The most fossiliferous portions of the White River Formation are composed primarily of silty and ash-rich mudstones (Evanoff, 1993), a perfect digging and denning medium. The high clay content of these sediments would have made the recently deposited sediments firm for support of burrows, yet soft and easy to dig. The mudstones were deposited as periodic overbank deposits during periods of high stream flow and flooding of the adjacent floodplains. The associated coarse grained conglomerate and sandstone stream channels only contain rare fossils, usually large herbivores (titanotheres and rhinos) or rounded and transported reworked bone. The proliferation, success, and evolution of oreodonts as a group may be directly related to the widespread deposition of near perfect digging and denning medium, the White River Formation and latter somewhat sandier, but still ash and clay-rich Miocene formations throughout the northwestern great plains of North America.

Articulated skeletons in burrows (nodules) Most (95%) of the articulated oreodont skeletons in my collection area (Wyoming) are found in calcite enriched erosionally resistant nodules within the mudstones of the White River Formation. The calcite enrichment causes permineralization (preservation) of the bone and forms a harder concretionary form around the skeletons. The skeletons are generally fully encased in the nodules. The nodules are surrounded by softer (easy digging) mudstones with little observed textural differences between the nodules and surrounding matrix. Sometimes minor portions of the skeletons (toes, rib tips, sagittal crest on skull) will extend 1 inch outside of the nodule. I believe the nodules were formed by post depositional groundwater bringing calcium in solution and depositing it in and near more permeable and porous zones of the White River Formation. Vertical clastic dikes enriched in calcite are common and were a conduit of calcium rich waters that permeated laterally throughout the White River Formation. Sometimes these calcite enriched zones are laterally extensive (possibly soil horizons) and form nodular ledges. Often they appear as layers of isolated nodules. Unfortunately not all nodules have fossils and probably less than 0.1 % do have fossils as a nucleus for the nodule. However, certain intervals contain nodules in classic burrow shapes and forms (C. Sundell, this volume) and appear to be nearly replacing the actual burrow of rodents and smaller animals. Unfortunately, polished cross sections and detailed thin sections across the nodule boundaries have not been done to verify if the nodules are exact calcite filling of the disrupted burrow fillings. The average size and shape of these nodules that contain oreodont skeletons 3'length x 2'width x8"height is suggestive of a flattened, collapsed burrow. Some do appear to have inclined entrances (smaller nodules leading to den area), but are rarely exposed in the correct present day erosional perspective to see the entrance.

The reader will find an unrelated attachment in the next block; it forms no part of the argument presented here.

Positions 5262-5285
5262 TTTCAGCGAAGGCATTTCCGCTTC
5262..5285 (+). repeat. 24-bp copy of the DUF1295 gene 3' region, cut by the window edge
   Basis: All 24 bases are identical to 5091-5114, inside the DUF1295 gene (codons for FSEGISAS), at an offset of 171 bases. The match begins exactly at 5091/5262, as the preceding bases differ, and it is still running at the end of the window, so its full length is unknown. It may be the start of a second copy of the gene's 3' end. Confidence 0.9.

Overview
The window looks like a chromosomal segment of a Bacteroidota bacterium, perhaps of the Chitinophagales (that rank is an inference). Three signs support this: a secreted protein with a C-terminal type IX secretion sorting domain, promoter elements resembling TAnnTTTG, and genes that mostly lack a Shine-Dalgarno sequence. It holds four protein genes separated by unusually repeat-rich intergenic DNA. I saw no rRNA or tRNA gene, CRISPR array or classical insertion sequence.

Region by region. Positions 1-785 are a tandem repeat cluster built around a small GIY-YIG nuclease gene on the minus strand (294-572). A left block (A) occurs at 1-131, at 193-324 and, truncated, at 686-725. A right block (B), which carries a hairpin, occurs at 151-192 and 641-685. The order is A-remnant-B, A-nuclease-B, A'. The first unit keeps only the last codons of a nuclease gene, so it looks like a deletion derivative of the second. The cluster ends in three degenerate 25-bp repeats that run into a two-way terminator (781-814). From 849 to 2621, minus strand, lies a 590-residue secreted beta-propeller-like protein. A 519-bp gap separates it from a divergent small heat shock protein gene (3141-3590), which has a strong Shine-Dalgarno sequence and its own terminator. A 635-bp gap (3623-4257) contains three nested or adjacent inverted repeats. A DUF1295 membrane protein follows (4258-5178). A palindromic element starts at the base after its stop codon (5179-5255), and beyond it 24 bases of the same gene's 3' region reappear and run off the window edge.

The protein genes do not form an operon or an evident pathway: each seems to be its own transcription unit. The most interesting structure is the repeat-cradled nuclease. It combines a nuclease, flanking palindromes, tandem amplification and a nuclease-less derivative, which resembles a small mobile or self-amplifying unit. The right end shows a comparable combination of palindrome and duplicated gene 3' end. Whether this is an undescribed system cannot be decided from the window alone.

Genetic diversity
This burrowing hypothesis does help explain the tremendous genetic diversity of the oreodonts relative to other similar size and distribution ungulates during the middle Tertiary in North America. The oldest oreodonts (agriochoerids) are found in the middle to late Eocene (Diplobunops protoreodon) and the earliest forms re-evolved claws from a hoofed ancestor to be used for climbing and/or digging. At least 17 genera of oreodonts are found in the Oligocene. This compares with 3 genera of horses and 5 genera of camels over the same time and area. Even within a species (Merycoidodon culbertsoni) tremendous genetic size and shape variation occurs. The size and shape variation commonly resembles that of modern dogs. I believe this high variation and great genetic diversity is due to the burrowing nature of oreodonts. They were not migrating in large herds across the plains, keeping a good mixed gene pool. Instead they were tied closely to the dens, which restricted their movements and allowed for greater genetic diversity over the same geographic areas as contemporaneous horses and camels. Local variation may have been controlled by lithification and changes in the surficial sediments, requiring more strength to dig dens in one area verse another.